Caffeine is the obvious choice for the cyclist looking for that extra few percent. Millions drink coffee and tea to give them a morning ‘jolt’ so why not use it pre-ride to get some extra metres on your mates or blast to a PB?
Sounds logical so far but some of the ‘waking up effect’ that people report (or rely on) is psychosomatic – many teas contain negligible caffeine yet people claim they need two to get out the front door. The jolt is probably the warmth of the drink rather than the caffeine. However, put the focus on exercise testing and caffeine gets the thumbs up here’s why…
Two sports scientists, Mike Doherty and Paul Smith, based at University of Luton recently looked at the sum of caffeine studies over the past 30 years in order to find if (1) what effect caffeine may have, (2) if certain scenarios make caffeine appear to work better and (3) if other factors like fitness, caffeine use or timing made any significant effect.
They included 40 studies in all, covering over 400 subjects and using doses from 3 to 13mg/kg! However, the ‘average’ of the studies used 6mg/kg, 60 minutes beforehand with subjects keeping off caffeine for two days beforehand.
Delving through the massive statistical analysis they undertook the results showed that caffeine did indeed have an effect of around 12% improvement. But, rather than thinking you will get 12% faster and rushing out for the ProPlus, the actual results are skewed in favour of ‘ride-until-you-drop’ studies that show caffeine can improve your endurance by 25%.
By contrast short term high intensity efforts have about 1-3% improvement. So their data suggests that depending how you measure the effect caffeine can come out as superb or at the least a worthwhile helping hand.
They suggest a 60 minute 40km time could drop by an average of 1.14 minutes (see graph), for some it would be better than for others. Although few of the studies are in the ‘real world’ the data still suggest that in high intensity efforts or when you may tire and need to keep going the caffeine jolt is useful.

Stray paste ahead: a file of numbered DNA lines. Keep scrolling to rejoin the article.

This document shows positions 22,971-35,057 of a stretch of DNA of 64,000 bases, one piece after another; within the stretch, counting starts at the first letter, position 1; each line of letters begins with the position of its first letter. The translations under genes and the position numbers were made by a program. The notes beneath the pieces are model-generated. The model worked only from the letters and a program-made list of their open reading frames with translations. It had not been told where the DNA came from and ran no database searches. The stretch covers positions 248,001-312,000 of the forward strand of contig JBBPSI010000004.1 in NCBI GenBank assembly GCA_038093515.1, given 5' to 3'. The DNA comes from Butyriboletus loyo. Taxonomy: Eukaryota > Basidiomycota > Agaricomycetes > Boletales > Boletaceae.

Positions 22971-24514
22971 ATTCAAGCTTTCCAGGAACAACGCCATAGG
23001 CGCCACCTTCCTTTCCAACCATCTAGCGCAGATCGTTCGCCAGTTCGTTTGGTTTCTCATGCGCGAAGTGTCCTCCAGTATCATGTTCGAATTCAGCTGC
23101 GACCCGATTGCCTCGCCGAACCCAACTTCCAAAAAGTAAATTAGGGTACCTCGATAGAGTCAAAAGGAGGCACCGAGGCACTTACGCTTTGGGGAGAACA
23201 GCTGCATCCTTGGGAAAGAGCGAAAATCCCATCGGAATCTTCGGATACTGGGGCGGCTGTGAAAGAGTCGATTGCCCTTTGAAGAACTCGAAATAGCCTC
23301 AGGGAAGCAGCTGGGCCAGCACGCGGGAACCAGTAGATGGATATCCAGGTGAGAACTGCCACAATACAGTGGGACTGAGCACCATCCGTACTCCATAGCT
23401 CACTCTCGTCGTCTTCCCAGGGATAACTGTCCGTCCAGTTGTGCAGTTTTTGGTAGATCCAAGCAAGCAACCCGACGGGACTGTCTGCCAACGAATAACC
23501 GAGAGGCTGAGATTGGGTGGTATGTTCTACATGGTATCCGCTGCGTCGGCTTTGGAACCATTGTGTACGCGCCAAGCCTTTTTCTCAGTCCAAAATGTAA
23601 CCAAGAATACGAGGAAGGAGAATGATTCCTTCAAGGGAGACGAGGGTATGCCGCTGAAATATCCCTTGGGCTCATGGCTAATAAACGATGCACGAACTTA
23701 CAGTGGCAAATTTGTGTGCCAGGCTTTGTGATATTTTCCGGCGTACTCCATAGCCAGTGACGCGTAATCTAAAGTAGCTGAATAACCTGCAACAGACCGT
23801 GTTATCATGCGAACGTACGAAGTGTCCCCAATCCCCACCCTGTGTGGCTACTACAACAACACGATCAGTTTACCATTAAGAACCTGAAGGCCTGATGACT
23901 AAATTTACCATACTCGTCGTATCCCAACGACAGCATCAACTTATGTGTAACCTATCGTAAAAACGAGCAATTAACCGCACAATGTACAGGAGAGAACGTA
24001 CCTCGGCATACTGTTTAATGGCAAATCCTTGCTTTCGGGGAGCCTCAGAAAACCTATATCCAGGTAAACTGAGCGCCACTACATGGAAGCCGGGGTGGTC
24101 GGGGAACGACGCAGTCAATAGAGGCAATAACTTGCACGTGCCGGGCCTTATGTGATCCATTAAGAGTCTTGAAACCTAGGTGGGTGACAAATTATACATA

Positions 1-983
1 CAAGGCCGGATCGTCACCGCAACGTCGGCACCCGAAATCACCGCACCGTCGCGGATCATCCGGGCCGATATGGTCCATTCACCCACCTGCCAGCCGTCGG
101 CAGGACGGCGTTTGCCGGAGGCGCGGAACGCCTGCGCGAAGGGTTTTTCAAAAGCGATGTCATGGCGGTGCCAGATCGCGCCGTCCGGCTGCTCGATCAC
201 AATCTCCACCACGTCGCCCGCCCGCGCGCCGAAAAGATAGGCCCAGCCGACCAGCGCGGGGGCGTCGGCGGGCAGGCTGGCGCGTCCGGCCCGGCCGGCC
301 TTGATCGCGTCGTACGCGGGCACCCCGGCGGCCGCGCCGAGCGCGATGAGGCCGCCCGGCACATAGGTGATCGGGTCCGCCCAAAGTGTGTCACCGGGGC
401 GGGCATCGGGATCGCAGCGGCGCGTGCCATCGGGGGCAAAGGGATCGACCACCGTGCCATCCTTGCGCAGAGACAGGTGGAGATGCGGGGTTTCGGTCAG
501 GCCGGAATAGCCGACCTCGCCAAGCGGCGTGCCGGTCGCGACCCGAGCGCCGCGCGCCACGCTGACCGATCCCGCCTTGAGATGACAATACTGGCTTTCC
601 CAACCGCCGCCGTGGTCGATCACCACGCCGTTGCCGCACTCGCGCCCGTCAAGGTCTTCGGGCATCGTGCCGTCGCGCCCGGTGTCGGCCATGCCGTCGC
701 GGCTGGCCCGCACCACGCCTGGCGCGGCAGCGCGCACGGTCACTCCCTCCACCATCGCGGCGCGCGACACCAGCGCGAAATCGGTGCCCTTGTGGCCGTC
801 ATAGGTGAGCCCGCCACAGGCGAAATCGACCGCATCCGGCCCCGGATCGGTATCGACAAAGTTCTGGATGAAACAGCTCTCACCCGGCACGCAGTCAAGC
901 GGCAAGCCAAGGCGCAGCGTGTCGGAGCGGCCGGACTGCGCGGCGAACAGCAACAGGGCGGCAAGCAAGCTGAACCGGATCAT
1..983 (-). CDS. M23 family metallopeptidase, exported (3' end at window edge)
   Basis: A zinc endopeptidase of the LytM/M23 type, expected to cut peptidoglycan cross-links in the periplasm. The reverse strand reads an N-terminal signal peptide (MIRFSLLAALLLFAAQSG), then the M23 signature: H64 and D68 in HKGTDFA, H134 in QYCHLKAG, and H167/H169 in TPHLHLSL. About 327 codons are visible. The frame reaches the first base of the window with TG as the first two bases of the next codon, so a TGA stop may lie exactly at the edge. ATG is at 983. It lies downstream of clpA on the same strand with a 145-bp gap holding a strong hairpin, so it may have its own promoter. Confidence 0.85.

When studying swimmers competing in an event typically taking around 21 minutes other researchers working 13 years ago found that 6mg/kg of caffeine improved performance by 23 seconds or 1.8% . But research data is not always positive – data from distance runners completing a race in hot conditions over 85mins showed no improvements with doses up to 9mg/kg . That’s a whopping dozen ProPlus for me with no effect but probably a wired day and not much sleep this side of 3am…
The graph shows potential time saving by using caffeine over a 40km ride: the graph shows potential time saving by using caffeine over a 40km ride BikeRadar
Get it right
However, the meta analysis  suggests that athletes of no particular level of fitness appear to gain any more than any other. Timing of administration is probably best in the 60 to 120 minute zone and around 6mg/kg but I have found that many have effects as low as 3 to 4mg/kg.
It’s not a crutch to rely on or get addicted to but when you are going long it could make a big boost in ride endurance. If you’re also looking for an extra jolt to propel you to a PB then it can form part of a logical ‘stack’ that includes base building, interval work, build-up races, full-on aerodynamic set-up and correct warm up.
In fact another recent study  from the informative International Journal of Sport Nutrition and Exercise Metabolism (Human Kinetics) has found that even if you drink a cup of coffee it does not affect the positive impact of caffeine tablets.
This ‘negative’ effect had been suggested by some but it appears that this research gives the okay and you can stack a cup of coffee with your pro plus and not lose the effect if you wish. But, as you get the full effect from anhydrous caffeine and coffee could upset some peoples stomachs pre-race it may be better to drop the coffee and just have the tablets in the 4-8mg/kg range. So choose your caffeine source and have a faster summer. Who likes slow?
 Doherty, M. & Smith, P.M. (2004) Effects of caffeine ingestion on exercise
testing: a meta analysis. Int. J. Sport Nutrition & Exerc. Meta. 14(6): 626-646.
 MacIntosh, B.R. et al (1995) Caffeine ingestion and performance of a
1,500 metre swim. Can. J. Appl. Physiol. 20(2): 168-177.
 Cohen, B.S. et al (1996) Effects of caffeine ingestion on endurance racing
in heat and humidity. Eur. J Appl. Physiol. 73: 358-363.
 McLellan, T.M. & Bell, D.G. (2004) The impact of prior coffee consumption
on the subsequent ergogenic effect of anhydrous caffeine. Int. J. Sport
Nutrition & Exerc. Meta. 14(6): 698-708.